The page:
Feline leukemia Virus FeLV Ag Rapid Test Kit is based on an immunochromatographic assay to detect FeLV Ag in feline serum or blood. Result in 10-15min, which is rapid, accurate and easy-to-operate.
Feline leukemia virus is a retrovirus that infects cats. FeLV can be transmitted from infected cats when the transfer of saliva or nasal secretions is involved. Cats persistently infected with FeLV serve as sources of infection for other cats. The virus is shed in saliva, nasal secretions, urine, feces, and milk of infected cats.
Key facts of the Feline leukemia Virus FeLV Ag Rapid Test Kit
- Ready to use kits for pet owners and vet clinic
- No special instrument required
- Suitable for field test
- Result in 10-15min.
Feline leukemia Virus FeLV Ag Rapid Test Kit Box Components
FeLV Ag Test Components
||Rapid Test Card
|| 15 pcs
||Sample buffer tube
|| 1 vial
|| 30 pcs
|| 1 pc
|| 1 set
What causes FeLV infection?
FeLV is categorized into four subgroups, A, B, C and T. An infected cat has a combination of FeLV-A and one or more of the other subgroups. Exposure to the feline leukemia virus doesn’t have to be a death sentence; about 70% of cats who encounter the virus are able to resist infection or eliminate the virus on their own.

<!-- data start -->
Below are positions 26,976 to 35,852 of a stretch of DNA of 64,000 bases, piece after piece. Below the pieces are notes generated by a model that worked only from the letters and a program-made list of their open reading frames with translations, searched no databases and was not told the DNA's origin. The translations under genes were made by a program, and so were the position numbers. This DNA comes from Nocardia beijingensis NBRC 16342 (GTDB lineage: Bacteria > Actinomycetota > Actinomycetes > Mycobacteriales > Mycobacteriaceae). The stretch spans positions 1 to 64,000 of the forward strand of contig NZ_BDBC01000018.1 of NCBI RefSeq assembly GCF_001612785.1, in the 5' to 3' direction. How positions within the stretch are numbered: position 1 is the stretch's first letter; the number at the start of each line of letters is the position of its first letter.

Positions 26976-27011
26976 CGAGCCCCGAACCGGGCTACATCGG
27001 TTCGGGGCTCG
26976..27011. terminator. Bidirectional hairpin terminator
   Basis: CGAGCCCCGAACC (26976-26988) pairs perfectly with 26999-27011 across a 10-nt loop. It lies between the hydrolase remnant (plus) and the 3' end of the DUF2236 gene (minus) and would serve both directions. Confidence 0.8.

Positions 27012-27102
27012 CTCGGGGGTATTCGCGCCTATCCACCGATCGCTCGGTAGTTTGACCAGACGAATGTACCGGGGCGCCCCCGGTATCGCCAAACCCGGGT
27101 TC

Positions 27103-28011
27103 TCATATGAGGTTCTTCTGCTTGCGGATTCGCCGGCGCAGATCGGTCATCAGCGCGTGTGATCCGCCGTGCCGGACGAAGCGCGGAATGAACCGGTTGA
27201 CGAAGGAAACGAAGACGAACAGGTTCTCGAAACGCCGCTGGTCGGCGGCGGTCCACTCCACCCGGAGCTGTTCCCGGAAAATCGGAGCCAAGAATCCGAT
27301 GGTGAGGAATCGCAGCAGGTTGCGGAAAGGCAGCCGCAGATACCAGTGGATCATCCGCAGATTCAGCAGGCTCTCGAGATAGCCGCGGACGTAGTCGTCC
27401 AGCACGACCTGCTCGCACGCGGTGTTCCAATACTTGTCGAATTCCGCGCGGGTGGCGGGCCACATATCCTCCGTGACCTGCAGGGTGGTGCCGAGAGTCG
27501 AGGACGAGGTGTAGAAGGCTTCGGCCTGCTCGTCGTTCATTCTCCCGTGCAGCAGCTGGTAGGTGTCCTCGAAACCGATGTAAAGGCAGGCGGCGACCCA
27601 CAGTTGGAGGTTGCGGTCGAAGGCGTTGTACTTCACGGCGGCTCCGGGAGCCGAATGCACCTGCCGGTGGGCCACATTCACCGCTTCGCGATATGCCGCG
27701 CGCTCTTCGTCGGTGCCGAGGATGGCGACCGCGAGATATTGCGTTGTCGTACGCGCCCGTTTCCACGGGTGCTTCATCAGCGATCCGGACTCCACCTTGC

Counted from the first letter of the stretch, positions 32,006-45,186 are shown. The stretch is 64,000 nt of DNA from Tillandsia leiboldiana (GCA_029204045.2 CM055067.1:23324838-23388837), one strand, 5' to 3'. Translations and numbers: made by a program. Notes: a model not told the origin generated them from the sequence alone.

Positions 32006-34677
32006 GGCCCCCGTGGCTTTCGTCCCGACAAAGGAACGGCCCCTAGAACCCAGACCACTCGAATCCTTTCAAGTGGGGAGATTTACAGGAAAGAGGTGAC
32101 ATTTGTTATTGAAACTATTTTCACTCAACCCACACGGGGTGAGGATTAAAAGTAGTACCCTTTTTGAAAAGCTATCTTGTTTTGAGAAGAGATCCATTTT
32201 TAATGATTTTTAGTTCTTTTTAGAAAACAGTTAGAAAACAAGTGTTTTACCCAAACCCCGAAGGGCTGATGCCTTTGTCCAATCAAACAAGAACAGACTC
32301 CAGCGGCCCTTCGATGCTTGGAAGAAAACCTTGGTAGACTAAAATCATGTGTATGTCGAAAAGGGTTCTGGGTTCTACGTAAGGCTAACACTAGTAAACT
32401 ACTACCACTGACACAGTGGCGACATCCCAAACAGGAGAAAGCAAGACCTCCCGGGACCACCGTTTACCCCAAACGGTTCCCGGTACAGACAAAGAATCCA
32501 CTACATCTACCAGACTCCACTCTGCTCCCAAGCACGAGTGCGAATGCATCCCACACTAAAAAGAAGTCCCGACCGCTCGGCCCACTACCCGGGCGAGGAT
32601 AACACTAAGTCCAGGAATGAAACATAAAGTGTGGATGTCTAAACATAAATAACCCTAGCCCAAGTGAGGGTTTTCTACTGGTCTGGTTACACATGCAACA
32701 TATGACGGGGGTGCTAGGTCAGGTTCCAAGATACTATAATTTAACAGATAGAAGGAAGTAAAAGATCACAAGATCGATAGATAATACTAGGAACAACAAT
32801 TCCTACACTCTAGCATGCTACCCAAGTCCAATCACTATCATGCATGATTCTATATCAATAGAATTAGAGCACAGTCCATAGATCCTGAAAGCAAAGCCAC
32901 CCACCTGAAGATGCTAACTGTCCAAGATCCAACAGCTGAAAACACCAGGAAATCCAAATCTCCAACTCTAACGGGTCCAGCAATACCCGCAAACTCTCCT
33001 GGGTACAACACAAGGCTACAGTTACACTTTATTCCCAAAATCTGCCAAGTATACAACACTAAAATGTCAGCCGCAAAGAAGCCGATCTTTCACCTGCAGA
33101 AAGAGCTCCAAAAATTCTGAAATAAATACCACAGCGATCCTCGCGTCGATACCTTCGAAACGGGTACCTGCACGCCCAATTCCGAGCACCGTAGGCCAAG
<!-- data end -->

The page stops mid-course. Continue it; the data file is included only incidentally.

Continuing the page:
Why and how might my cat become infected?
Feline leukemia is a disease that only affects cats -- it cannot be transmitted to people, dogs, or other animals. FeLV is passed from one cat to another through saliva, blood, and to some extent, urine and feces. The virus does not live long outside the cat’s body -- probably just a few hours. Grooming and fighting seem to be the commonest ways for infection to spread. Kittens can contract the disease in utero or through an infected mother’s milk. The disease is often spread by apparently healthy cats, so even if a cat appears healthy, it may be infected and able to transmit the virus.
What happens during infection and how to diagnose it?
After being exposed to FeLV, the incubation period is two to 14 days before symptoms appear.
Commercial labs detect the presence of FeLV in two ways: by ELISA antigen testing or through reverse transcriptase PCR (RT-PCR), a procedure that detects a segment of genetic material that is specific to leukemia virus. Both tests are equally effective, though the RT-PCR test may be more common in some areas.
Test results should be interpreted carefully. Please always follow the advice of the doctor.